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    Partners HealthCare shifting 100,000 employees, families to company-owned insurer

    Partners HealthCare, the state’s largest private employer, will shift health coverage for its 100,000 employees and their families to the company’s own insurance business, Neighborhood Health Plan.
    Lane Turner/Globe Staff/File
    Partners HealthCare, the state’s largest private employer, will shift health coverage for its 100,000 employees and their families to the company’s own insurance business, Neighborhood Health Plan.

    Partners HealthCare, the state’s largest private employer, plans to shift health coverage for all of its employees and their families to the company’s own insurance business, Neighborhood Health Plan, in a move aimed at containing costs.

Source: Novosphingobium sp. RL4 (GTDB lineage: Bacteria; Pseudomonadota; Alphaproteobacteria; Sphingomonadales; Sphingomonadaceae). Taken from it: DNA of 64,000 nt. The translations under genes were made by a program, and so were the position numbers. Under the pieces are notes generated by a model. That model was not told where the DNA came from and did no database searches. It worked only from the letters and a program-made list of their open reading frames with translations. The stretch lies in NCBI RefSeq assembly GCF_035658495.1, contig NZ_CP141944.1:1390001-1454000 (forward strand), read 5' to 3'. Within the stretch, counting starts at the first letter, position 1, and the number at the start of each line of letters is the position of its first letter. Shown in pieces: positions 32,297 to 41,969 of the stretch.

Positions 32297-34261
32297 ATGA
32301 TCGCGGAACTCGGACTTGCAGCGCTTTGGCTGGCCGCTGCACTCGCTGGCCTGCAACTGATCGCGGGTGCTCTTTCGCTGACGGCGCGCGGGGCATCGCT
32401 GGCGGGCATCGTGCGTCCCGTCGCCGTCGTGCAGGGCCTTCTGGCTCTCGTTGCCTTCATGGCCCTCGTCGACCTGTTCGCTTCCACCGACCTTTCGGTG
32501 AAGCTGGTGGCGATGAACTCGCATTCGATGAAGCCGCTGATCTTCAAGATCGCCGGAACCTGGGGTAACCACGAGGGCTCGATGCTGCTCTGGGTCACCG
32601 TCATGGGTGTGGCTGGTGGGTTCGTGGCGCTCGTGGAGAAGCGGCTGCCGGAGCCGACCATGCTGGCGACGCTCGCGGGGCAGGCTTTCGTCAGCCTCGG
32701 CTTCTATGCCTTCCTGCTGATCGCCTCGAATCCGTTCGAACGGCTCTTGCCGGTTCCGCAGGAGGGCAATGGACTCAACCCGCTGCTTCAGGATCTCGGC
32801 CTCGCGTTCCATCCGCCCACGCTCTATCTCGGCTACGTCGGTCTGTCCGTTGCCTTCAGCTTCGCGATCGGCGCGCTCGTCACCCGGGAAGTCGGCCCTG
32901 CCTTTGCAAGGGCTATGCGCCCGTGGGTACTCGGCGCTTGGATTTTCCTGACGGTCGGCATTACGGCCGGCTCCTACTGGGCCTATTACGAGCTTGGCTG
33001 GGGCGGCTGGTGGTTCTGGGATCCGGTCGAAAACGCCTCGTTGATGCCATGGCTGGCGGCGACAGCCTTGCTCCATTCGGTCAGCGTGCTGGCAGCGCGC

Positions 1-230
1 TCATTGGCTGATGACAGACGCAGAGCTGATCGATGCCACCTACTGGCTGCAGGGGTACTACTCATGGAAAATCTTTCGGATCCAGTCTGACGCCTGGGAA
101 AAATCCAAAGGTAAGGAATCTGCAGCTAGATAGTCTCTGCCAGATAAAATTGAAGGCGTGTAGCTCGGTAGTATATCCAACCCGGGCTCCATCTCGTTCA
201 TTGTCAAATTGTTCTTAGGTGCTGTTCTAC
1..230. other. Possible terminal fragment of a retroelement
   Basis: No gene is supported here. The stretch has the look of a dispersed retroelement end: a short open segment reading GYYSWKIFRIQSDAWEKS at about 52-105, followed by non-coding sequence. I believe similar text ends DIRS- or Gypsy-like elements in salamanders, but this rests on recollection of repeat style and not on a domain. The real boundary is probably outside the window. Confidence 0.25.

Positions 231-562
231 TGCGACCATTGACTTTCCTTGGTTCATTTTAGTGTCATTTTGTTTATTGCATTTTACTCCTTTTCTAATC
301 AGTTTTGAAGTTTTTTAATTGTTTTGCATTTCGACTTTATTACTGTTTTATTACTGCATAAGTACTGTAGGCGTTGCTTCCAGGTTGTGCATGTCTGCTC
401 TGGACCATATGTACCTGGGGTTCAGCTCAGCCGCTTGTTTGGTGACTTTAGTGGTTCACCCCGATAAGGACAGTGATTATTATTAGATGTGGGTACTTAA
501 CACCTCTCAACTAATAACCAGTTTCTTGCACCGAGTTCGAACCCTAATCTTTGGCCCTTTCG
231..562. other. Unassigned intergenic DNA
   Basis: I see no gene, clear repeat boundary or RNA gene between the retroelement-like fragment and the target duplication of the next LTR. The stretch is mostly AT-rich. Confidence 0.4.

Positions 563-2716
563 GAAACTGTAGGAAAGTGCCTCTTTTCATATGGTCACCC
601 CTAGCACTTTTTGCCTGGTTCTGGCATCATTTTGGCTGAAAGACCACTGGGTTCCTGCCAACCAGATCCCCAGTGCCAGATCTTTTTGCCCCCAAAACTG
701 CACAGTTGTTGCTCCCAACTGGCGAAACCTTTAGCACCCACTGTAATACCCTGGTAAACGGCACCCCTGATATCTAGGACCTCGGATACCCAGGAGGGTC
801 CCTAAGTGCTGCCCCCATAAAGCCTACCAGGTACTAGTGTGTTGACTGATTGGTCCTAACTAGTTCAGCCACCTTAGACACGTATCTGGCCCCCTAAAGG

The company’s decision — which affects about 100,000 people — is a boon to Neighborhood Health Plan and a blow to Blue Cross Blue Shield of Massachusetts, which counted Partners as one of its biggest accounts and has administered Partners employee health benefits for more than two decades.

    The change is likely to rankle some Partners employees who may worry about losing access to certain care providers. Others may prefer the Blue Cross brand name to Neighborhood, which until recently focused primarily on poor and low-income patients in the state Medicaid program.


    Partners officials stressed that they are not changing the health benefits that employees receive, and that some out-of-pocket costs will actually decrease under the plan. Like many large employers, Partners designs the coverage plans for its employees and bears the financial risk for their medical needs.

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    Blue Cross acts as an administrator, processing claims and responding to questions and complaints about coverage. That role will shift to Neighborhood Health Plan on Jan. 1 — almost doubling the size of Neighborhood’s commercial membership — Partners told employees last week.

    Representatives of labor unions that represent thousands of Partners employees did not immediately object to the change. Partners is the parent company of a dozen hospitals, including Massachusetts General and Brigham and Women’s.